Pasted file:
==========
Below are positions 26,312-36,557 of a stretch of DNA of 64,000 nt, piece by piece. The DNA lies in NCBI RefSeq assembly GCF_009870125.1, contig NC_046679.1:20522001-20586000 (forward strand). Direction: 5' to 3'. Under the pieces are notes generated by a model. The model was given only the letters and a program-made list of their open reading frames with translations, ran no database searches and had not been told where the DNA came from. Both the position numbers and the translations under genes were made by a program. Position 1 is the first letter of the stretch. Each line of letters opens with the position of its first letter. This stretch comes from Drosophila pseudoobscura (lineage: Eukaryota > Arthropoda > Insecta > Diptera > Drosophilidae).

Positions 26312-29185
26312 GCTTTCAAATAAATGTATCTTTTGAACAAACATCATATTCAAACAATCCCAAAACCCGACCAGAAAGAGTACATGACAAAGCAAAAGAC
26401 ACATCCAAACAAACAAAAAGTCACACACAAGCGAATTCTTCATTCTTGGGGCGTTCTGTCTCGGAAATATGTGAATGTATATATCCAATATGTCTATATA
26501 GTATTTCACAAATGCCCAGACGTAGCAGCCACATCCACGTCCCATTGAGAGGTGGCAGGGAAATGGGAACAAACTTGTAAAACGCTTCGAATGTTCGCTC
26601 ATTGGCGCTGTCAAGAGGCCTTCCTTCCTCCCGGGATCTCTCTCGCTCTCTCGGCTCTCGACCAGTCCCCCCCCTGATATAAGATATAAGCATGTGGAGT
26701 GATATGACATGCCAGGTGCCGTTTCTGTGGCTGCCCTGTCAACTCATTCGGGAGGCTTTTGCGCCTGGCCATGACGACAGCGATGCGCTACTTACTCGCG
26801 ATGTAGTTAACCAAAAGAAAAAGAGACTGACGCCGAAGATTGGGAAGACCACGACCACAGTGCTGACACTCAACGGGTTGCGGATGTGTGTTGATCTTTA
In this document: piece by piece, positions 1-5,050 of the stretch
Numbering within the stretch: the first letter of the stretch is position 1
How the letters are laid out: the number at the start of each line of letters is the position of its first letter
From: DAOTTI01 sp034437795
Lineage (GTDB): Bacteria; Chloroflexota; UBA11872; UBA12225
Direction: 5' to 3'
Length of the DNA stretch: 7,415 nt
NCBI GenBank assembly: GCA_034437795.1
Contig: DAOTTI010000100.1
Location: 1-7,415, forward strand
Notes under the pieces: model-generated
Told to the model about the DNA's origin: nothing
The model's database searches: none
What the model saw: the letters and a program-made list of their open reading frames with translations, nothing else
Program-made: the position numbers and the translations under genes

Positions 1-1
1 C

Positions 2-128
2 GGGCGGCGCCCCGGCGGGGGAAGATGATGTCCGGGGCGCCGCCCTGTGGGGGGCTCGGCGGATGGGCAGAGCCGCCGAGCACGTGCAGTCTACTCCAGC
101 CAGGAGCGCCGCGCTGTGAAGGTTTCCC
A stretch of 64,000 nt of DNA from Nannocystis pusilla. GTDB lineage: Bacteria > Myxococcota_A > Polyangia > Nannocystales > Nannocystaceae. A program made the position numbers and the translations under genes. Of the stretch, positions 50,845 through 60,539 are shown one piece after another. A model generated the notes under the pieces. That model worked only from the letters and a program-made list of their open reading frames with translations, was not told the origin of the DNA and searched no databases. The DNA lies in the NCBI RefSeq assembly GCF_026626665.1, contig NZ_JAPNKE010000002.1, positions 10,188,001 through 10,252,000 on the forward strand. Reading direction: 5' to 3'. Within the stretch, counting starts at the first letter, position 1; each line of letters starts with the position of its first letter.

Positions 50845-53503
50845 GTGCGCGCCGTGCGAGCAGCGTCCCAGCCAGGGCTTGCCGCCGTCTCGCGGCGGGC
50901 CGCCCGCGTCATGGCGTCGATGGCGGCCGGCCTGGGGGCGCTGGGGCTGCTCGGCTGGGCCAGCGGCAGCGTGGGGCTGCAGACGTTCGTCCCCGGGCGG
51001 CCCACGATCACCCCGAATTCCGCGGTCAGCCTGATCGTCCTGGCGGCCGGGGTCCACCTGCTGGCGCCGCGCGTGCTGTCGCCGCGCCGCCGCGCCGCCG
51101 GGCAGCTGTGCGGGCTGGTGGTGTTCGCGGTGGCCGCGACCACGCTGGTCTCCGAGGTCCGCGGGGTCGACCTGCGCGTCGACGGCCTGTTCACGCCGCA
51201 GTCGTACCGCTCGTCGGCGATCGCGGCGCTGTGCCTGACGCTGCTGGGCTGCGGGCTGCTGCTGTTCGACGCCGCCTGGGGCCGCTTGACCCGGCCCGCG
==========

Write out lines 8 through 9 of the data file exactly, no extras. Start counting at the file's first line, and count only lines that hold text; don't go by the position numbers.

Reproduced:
26801 ATGTAGTTAACCAAAAGAAAAAGAGACTGACGCCGAAGATTGGGAAGACCACGACCACAGTGCTGACACTCAACGGGTTGCGGATGTGTGTTGATCTTTA
In this document: piece by piece, positions 1-5,050 of the stretch